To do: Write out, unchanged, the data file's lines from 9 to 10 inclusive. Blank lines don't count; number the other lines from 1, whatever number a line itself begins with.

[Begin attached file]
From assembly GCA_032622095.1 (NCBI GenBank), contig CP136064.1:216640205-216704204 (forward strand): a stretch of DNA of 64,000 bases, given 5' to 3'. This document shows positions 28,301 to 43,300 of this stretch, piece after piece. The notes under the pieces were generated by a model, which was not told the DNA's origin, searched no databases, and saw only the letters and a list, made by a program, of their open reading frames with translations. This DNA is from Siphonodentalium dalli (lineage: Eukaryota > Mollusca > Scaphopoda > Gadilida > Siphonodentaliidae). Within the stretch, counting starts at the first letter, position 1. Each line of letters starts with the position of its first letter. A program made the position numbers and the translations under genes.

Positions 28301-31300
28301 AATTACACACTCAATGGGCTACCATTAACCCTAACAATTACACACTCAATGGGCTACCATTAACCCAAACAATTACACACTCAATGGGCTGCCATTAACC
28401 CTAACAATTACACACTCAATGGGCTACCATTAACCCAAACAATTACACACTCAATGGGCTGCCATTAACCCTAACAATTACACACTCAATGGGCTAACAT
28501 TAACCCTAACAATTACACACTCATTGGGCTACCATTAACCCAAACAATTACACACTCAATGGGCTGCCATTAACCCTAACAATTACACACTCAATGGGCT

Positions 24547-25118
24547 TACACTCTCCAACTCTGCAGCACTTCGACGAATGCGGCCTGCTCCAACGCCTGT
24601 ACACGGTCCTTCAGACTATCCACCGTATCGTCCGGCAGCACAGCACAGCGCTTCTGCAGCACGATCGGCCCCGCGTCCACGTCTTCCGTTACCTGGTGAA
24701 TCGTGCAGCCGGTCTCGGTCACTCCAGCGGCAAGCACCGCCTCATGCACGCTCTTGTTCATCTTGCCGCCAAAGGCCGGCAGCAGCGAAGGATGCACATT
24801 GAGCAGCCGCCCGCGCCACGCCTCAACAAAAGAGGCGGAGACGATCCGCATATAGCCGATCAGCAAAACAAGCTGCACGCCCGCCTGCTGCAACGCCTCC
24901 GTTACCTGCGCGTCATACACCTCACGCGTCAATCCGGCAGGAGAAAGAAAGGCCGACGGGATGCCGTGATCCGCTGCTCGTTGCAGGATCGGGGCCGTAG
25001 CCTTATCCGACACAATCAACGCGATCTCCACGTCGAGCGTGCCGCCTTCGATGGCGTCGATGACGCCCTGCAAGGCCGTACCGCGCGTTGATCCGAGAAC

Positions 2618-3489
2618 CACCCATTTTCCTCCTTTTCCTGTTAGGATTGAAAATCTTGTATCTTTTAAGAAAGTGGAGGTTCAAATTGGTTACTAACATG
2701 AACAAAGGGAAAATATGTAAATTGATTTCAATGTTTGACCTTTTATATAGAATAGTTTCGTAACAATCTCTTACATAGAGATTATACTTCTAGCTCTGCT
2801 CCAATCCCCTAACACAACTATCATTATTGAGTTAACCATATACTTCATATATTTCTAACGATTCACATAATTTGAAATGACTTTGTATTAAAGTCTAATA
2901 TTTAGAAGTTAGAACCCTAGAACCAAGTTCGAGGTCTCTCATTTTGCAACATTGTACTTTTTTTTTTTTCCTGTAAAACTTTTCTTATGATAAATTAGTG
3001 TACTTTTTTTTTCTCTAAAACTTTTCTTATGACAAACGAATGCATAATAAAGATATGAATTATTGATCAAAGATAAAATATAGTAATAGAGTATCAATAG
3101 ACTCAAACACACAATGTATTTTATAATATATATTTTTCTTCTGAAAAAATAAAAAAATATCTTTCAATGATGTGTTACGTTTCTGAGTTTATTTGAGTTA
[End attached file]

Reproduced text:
24701 TCGTGCAGCCGGTCTCGGTCACTCCAGCGGCAAGCACCGCCTCATGCACGCTCTTGTTCATCTTGCCGCCAAAGGCCGGCAGCAGCGAAGGATGCACATT
24801 GAGCAGCCGCCCGCGCCACGCCTCAACAAAAGAGGCGGAGACGATCCGCATATAGCCGATCAGCAAAACAAGCTGCACGCCCGCCTGCTGCAACGCCTCC